To qualify for leave, an employee must have worked 820 hours in the qualifying period, generally within 12 months of the qualifying life event. The PFML program acknowledges certain circumstances under which an employee is not eligible for benefits, such as employees who are absent as a result of an intentional injury to themselves or others, or employees who are suspended from their employment. In addition, leave benefits will not be applied retroactively; to be eligible to receive benefits, an employee must be qualified prior to taking the leave. Finally, any employee who knowingly and willfully makes false statements to obtain or attempt to obtain benefits will be disqualified from receiving benefits. For instance, while there are situations in which an employee may receive benefits while working, an employee who, e.g., takes leave due to the need for bed rest but then continues to work a second job will likely be disqualified from receiving benefits. There is a tiered penalty scheme for employees who make false misrepresentations in an effort to improperly receive benefits.
Required Quarterly Reporting
Employers are responsible for reporting certain information about both their employees and their business. Reporting is made through Paid Leave accounts on the ESD’s new system. The ESD launched the system on July 1, 2019, and has provided guidance and instructions on how to create an account and file reports. Generally, an employer must report its Unified Business Identifier, the name of the business, the total premiums collected (if any) from employees, and the name of whomever prepared the employer’s report. For each employee, an employer must report the employee’s Social Security or Individual Taxpayer Identification Number, the employee’s name, and the wages paid, and the hours worked for the employer in the reporting quarter.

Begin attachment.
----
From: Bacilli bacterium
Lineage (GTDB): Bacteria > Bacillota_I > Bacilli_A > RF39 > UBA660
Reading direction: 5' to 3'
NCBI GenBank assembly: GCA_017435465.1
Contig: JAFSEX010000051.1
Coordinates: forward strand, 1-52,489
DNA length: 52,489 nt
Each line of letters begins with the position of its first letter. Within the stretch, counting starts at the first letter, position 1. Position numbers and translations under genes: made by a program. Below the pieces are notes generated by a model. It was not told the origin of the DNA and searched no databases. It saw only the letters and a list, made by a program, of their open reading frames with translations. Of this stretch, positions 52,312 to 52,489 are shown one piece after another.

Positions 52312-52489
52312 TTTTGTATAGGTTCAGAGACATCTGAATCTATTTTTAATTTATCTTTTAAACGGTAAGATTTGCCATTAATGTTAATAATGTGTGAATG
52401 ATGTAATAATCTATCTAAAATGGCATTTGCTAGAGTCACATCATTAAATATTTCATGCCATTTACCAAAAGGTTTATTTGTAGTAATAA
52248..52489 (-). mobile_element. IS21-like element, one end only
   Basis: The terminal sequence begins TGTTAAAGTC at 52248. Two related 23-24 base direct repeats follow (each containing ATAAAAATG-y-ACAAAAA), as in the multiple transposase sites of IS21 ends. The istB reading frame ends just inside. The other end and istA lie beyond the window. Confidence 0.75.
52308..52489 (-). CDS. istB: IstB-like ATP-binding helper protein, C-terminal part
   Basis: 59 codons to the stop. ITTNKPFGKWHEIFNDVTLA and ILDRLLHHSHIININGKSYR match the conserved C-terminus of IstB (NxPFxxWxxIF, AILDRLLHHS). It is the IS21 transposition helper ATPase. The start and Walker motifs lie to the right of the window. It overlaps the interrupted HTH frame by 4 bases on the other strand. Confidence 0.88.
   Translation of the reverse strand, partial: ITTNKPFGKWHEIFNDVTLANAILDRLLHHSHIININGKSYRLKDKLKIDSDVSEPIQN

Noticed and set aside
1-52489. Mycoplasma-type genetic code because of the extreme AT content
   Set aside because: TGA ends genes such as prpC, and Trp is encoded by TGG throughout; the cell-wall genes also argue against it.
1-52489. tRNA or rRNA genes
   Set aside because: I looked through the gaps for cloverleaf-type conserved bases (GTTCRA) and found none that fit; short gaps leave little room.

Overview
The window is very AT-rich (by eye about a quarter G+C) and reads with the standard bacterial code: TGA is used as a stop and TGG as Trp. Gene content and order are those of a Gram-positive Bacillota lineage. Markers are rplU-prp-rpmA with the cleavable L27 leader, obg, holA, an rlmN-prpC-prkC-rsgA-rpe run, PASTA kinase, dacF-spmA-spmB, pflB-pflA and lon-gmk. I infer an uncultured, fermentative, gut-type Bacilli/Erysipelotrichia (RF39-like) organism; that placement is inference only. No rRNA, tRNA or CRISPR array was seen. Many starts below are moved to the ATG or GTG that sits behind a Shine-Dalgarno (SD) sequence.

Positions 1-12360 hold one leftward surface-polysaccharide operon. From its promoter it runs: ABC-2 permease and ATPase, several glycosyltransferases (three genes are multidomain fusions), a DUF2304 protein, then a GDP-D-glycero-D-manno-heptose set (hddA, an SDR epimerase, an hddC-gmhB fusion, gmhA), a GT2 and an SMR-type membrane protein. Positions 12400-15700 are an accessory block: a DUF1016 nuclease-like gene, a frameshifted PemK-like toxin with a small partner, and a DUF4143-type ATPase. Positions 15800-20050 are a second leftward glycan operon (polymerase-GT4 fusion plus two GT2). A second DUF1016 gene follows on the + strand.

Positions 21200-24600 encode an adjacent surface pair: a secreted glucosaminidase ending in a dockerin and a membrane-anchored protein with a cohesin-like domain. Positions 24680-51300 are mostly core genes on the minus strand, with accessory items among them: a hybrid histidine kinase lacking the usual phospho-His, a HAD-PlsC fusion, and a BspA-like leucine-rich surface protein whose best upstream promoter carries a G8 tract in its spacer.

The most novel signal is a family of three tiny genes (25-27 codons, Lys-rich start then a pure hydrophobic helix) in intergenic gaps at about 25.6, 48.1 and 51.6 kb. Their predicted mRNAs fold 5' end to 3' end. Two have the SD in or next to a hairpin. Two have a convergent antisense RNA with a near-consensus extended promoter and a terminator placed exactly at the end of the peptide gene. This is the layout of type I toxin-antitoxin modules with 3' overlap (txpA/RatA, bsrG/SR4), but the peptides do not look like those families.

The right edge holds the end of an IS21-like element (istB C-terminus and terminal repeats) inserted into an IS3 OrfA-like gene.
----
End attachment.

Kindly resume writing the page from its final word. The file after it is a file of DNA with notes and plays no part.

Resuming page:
In addition to identifying information, starting in 2020, employers will be required to file their quarterly wage reports according to the following schedule:
- Quarter 1 reporting for January, February, and March will be due each year on April 30.
- Quarter 2 reporting for April, May, and June will be due each year on July 31.
- Quarter 3 reporting for July, August, and September will be due each year on October 31.
- Quarter 4 reporting for October, November, and December will be due each year on January 31.
As noted above, employers’ reporting and remitting of premiums for Quarters 1 and 2 of 2019 are due between July 1 and August 31, 2019. Employers should be aware that, if they did not start collecting premiums from employees on January 1, 2019, the ESD will not impose a penalty, and the employer can, with one pay period’s advance notice, begin withholding employee premiums at any time. Employers may not, however, retroactively withhold premiums from employees, and employers are responsible for paying any missed employee premiums on behalf of those employees for whom premiums were not collected. Under the PFML program, employers are required to maintain records of the reporting and remitting information for six years.
In order to receive leave benefits, a qualifying employee must provide the employer with written notice of his or her intention to take leave as follows: